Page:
Civic Alliance helps stitch Ventura Co. up
Not so very long ago, Ventura County was defined by its differences.
Oxnard and Ventura came to legal blows over the future of some large retail shops that abandoned the Esplanade Mall for new digs across the Santa Clara River.
Agricultural and environmental interests teamed up to pass SOAR, dealing a blow to urban interests and also to property rights. The Conejo Grade separating Thousand Oaks and Camarillo loomed larger as a geopolitical divide.
Among other things, the changing demographics meant a bigger separation between largely Caucasian communities on the border of Los Angeles and cities such as Oxnard with fast-growing Latino populations.
But slowly, Ventura County has stitched itself back together. As its leadership begins to chart a post-recession course for this sprawling area of roughly 800,000 people, it’s got a much better idea of where it’s come from and where it might be headed.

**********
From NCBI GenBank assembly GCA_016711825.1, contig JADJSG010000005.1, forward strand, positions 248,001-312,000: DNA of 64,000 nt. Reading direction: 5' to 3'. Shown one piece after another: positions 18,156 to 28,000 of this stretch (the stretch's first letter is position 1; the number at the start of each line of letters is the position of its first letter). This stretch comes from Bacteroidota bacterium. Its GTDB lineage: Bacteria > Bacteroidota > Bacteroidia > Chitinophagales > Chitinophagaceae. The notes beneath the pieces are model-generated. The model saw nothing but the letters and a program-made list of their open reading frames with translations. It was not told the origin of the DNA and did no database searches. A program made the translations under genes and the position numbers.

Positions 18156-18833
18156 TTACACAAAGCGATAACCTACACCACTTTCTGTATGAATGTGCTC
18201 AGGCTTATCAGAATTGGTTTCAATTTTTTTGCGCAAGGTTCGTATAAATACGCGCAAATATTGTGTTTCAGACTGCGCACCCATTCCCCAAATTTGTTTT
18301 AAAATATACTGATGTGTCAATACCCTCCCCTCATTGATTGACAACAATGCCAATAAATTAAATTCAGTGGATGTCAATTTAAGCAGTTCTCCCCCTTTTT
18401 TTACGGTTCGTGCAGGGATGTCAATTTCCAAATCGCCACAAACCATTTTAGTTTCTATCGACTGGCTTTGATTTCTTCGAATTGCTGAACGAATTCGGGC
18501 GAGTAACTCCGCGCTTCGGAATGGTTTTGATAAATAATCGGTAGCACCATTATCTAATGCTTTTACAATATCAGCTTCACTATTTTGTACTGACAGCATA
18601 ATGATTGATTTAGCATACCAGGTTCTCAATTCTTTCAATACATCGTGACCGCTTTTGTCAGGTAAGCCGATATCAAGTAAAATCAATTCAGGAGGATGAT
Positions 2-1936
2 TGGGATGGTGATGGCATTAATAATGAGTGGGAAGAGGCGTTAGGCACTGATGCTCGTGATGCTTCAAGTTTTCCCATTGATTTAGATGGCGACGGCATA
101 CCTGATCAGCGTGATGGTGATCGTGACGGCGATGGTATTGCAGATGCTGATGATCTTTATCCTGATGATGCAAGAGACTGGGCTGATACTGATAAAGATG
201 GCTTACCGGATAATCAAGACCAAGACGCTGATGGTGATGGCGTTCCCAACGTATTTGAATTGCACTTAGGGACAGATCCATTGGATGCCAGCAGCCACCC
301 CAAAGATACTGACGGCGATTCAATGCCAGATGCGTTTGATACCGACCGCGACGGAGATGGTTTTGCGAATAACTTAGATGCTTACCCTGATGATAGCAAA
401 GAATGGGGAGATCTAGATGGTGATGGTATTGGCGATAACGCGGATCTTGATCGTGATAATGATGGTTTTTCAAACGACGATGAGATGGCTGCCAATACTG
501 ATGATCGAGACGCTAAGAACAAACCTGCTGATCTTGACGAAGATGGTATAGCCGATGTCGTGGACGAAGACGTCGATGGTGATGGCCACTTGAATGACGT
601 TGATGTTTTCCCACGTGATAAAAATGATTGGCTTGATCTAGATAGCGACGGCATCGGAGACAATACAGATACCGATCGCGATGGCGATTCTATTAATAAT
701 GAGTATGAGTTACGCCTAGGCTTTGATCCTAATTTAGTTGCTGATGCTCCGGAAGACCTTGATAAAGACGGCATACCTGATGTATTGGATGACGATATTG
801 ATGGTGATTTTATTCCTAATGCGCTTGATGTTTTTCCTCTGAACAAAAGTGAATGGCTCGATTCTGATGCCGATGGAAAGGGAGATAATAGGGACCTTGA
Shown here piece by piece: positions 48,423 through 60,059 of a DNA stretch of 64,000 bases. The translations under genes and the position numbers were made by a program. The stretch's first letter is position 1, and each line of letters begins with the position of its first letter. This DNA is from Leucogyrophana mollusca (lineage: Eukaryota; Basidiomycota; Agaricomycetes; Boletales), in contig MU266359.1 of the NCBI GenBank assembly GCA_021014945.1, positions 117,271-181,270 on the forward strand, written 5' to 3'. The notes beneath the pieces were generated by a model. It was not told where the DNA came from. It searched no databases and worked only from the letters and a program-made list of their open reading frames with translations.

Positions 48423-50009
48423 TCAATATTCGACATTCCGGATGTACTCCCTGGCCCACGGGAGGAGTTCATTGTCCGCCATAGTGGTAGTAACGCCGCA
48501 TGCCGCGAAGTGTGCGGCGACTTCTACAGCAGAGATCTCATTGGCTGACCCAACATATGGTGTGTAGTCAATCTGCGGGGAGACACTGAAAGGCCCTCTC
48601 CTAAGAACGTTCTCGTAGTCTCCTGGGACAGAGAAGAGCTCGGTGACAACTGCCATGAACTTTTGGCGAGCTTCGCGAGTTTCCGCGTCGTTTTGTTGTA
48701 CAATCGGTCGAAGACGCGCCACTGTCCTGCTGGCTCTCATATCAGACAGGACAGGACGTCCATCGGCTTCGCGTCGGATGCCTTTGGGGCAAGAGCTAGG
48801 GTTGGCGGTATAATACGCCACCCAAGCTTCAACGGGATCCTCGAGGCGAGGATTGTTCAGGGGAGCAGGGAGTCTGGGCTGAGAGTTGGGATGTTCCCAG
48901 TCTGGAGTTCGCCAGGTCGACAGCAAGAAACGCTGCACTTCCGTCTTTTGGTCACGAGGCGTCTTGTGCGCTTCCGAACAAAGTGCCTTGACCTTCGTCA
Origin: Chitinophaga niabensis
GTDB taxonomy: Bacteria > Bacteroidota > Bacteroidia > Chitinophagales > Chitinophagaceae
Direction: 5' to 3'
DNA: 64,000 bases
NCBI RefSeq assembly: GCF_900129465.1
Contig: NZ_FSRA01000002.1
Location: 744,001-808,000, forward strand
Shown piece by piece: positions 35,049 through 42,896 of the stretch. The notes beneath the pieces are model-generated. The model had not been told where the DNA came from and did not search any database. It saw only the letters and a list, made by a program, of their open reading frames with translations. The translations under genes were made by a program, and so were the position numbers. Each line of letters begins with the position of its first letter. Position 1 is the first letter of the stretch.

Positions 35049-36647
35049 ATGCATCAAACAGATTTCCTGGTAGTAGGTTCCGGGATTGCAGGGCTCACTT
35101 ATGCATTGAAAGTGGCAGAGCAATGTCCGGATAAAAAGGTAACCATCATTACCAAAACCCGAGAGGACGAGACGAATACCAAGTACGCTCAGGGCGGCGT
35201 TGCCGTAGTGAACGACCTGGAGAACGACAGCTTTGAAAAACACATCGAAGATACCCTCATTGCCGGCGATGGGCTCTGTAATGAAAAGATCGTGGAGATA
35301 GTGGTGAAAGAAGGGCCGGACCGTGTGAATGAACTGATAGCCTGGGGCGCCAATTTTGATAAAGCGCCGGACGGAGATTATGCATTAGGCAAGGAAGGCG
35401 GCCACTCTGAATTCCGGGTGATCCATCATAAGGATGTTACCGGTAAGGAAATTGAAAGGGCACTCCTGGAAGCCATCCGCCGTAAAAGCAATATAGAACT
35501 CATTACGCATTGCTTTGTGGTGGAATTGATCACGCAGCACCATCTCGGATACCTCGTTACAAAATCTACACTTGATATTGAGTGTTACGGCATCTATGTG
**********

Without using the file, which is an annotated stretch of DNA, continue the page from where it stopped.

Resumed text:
That’s due in part to the work of the Ventura County Civic Alliance, a largely volunteer group that’s brought together the 10 cities and unincorporated areas to discuss any number of issues and found private foundation money to support its efforts. The alliance’s newest endeavor is something called the Compact for Sustainable Ventura County.
The compact proposes working on grassroots solutions to address growth, housing, transportation, open space and, yes, even shopping,as Ventura County heads into the 21st century. The goal is to produce some scenarios that will give ordinary citizens, business owners and government leaders an idea of what the county will look like in 2035 — roughly 25 years from now.
The next session will be from 1:30 to 4 p.m. on Sept. 21 at Ventura County Government Center.
There’s a lot that can be learned from this process — including the fact that it has tended to eliminate the background noise from extremists and focus on solutions and not whining. We’ll be keeping an eye on the compact to see how it progresses and what bubbles up to the surface in the way of restoring property rights, creating jobs and building new businesses.
Meanwhile, perhaps a few folks from Santa Barbara or San Luis Obispo counties might stop in and take a few notes.